It probably comes as no surprise that according to a recent study the more money spent on medical services means the better overall health for Medicare beneficiaries.
“It seems reasonable that if you spend enough you should get positive results,” notes Alan Weinstock, insurance broker with MedicareSupplementPlans.com. “And here is a study that shows that spending more on Medicare beneficiaries actually results in greater survival rates and a better overall health score.”
“Medical Spending and the Health of the Elderly” Survey
The study analyzed data from more than 17,000 Medicare beneficiaries to draw this conclusion.
Previously, Medicare spending varied by geographic areas; however, expensive geographic regions did not necessarily do better than less expensive areas. For that reason policy makers considered limiting Medicare payments in high-cost areas. But this new report found that spending more did result in improvements based on an index that “measures perceived health and activity limitations.”
On the previous studies where the conclusions were that higher spending did not contribute to better health, the studies didn’t take into account individuals and the amount of medical care they each received. This report specifically determined whether there was a relationship between medical spending and better health.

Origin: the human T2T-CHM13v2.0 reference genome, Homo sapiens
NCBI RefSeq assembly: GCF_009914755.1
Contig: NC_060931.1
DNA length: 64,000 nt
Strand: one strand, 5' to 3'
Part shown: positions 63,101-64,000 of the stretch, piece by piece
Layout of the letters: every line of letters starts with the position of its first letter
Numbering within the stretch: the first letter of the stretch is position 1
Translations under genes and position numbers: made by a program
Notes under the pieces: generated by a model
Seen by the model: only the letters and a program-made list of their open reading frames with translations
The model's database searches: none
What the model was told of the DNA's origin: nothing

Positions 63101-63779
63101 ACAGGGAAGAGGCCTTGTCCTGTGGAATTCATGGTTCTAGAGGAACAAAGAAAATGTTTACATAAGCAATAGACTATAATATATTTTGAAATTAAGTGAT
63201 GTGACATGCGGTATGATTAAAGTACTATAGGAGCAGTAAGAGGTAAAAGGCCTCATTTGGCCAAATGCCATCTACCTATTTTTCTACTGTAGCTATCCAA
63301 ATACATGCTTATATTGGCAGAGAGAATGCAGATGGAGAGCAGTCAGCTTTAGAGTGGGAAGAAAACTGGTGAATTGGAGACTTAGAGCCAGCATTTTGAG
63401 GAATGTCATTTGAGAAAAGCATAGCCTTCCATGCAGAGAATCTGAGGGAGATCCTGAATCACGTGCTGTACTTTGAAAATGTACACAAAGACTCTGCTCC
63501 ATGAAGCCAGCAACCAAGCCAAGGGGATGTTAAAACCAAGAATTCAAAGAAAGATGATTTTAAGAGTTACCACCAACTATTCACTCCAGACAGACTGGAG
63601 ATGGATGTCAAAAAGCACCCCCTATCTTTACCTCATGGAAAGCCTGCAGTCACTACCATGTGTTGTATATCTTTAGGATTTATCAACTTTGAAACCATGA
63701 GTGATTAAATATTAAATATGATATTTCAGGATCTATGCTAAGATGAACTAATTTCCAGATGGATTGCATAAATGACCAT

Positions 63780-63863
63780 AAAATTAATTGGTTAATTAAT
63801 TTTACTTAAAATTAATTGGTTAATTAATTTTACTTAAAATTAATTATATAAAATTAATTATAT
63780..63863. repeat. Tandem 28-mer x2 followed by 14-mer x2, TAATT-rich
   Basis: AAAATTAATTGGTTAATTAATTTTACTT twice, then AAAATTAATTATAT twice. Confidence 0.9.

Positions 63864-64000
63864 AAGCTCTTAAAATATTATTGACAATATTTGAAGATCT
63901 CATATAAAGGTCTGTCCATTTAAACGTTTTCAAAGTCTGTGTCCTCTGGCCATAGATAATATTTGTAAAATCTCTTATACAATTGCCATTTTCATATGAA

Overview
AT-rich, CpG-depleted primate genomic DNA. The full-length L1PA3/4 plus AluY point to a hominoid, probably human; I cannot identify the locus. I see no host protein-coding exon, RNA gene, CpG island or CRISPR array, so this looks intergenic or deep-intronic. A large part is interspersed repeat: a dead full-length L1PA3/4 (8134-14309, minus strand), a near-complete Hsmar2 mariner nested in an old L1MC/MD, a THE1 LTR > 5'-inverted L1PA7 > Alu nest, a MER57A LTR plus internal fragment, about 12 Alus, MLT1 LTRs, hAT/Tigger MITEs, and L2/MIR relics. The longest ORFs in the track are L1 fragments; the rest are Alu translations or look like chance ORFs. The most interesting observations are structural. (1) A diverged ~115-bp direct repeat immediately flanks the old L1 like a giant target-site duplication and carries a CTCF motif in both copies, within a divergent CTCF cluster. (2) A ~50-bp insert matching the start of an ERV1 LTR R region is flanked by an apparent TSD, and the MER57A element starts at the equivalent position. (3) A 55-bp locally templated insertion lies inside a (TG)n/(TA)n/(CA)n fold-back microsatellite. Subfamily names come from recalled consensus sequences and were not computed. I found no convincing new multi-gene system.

What the researchers feel is important to take away from this data is that across-the-board reductions in Medicare spending either at the geographic or national level could actually prove harmful on Medicare beneficiaries’ health.
According to the February, 2009 paper, they have spent the last two decades examining regional variations in medical practice and health care spending, primarily as it relates to Medicare beneficiaries. And what they have discovered is that there is a relationship between regional differences in spending and the quality of care.
In particular, they suggest that higher spending does not automatically lead to better access to health care or to better quality of care. In fact, patient outcomes may suffer in areas where there are more physicians involved because it increases the possibilities of mistakes.
So why did this latest study seem to indicate otherwise? According to the researchers their findings were classified merely as modest, because while the statistical analysis indicated that the individuals’ health did vary with their medical care spending, there was less than a 2% increase in their health score and only a 1.5% greater survival probability.
“The key thing,” they stress, is that they did “find a positive relationship as opposed to other studies which have suggested there’s no relationship between how much care a person receives and what their health outcomes are.”
Medigap insurance can give what the original Medicare Supplement cannot and this is a very effective advantage of the Medigap insurance California.
Leave a Reply